Survival Statistics

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One of the first questions that most patients ask their doctor or ask themselves is “How long do I have?” Cancer and dying are closely linked in our minds, and, whether we want to ask the question or not, worry about dying from colorectal cancer is always in the back of the mind of patients and caregivers.

Don’t be surprised if your doctor doesn’t give you a firm answer. Survival, even when cancer has spread and is at an advanced stage, is remarkably individual. And treatment options are improving all the time.  Your doctor may be able to provide you with statistics for people with diagnoses similar to yours, but your case is your own!


Survival Rate Terms

Doctors use different terms in discussing statistical chances for survival. Remember that these are only statistics and you are an individual! Statistical information about survival helps in developing new treatments for cancer and deciding their effectiveness. But, survival predictions for individuals are not always reliable and they can significantly add to your worry.

  • Five-Year Overall Survival: the percentage of patients alive at five years, including deaths from cancer and other illnesses
  • Five-Year Relative Survival: the percentage of patients alive at five years, not including deaths from other illnesses.
  • Median Overall Survival: the time at which 50 percent of patients are still alive after a diagnosis or particular treatment.
  • Median Disease-Free survival: the time at which 50 percent of patients are still alive without evidence of tumor recurrence.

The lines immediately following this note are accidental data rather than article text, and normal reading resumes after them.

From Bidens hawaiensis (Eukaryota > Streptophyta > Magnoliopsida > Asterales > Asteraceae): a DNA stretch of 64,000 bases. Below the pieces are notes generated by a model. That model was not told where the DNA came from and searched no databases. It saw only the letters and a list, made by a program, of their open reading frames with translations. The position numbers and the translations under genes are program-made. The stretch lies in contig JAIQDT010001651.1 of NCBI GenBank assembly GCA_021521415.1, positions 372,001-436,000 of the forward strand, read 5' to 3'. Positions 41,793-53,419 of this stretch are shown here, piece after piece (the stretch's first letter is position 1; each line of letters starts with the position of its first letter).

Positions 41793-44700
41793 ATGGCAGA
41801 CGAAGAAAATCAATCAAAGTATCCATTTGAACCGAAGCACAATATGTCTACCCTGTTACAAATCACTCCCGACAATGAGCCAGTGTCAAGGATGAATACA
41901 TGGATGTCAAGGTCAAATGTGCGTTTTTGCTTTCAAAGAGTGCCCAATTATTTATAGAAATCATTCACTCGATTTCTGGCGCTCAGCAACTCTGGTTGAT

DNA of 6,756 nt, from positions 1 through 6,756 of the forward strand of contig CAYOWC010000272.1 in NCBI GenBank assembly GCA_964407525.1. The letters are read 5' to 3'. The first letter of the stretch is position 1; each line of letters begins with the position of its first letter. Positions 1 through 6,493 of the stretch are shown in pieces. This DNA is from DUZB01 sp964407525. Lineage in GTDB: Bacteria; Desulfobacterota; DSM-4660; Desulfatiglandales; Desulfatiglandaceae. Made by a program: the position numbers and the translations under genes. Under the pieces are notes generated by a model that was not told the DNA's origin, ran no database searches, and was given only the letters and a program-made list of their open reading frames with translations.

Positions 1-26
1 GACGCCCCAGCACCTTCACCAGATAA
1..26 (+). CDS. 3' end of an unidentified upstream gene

• Recurrence: A return of cancer after it has been initially treated  (for example, a person with stage II disease whose cancer comes back after treatment is said to have a ‘recurrence.’)

Doctors give survival statistics based on historical information, so the numbers do not reflect the current standards of care or recent improvements in chemotherapy, surgery and radiation therapy. Improvement of the treatments you get today recently increased the relative survival for people diagnosed at stage III, and the length of time that people with metastatic cancer will live. Remember: survival statistics may not predict the outcome of your case!


Five-Year Relative Survival Rate for Colorectal Cancer

Stage Distribution and Five-year Relative Survival by Stage at Diagnosis for 2003-2009, All Races, Both Sexes

Stage at Diagnosis

Stage
Distribution (%)

Five-year
Relative Survival (%)

Localized (confined to primary site) – stage I and II

40

90.3

Regional (spread to regional lymph nodes) – stage III

36

70.4

Distant (cancer has metastasized) – stage IV and recurrent cancer

20

12.5

Unknown (unstaged)

5

33.6

From: http://seer.cancer.gov/statfacts/html/colorect.html#survival

This survival chart offers one example of why survival statistics don’t always predict your case or display the most recent information. The chart shows that 70 percent of the people diagnosed with stage III CRC from 2003-2009 were alive after five years.

This is significant because cancer recurrence is most common within three years of diagnosis – so most of the people who survived are probably cancer-free.

Additionally, while there are no cures for metastatic cancer, new treatments have increased the time people live with advanced disease – and this chart does not show that information. In 1999, the average survival after a diagnosis of metastatic cancer was nine months, while today it is almost three years.
Unhappily, we don’t yet have a cure for all metastatic CRC patients, although some stage IV patients have been cured, particularly those with surgically removable metastases only to the liver.

Dr. Stephen Gould, an evolutionary biologist, wrote about the challenge of applying “average” statistics to an individual patient in his essay The Median Is Not The Message.

Content medically-reviewed by members of the Fight Colorectal Cancer Medical Advisory Board, February 2014

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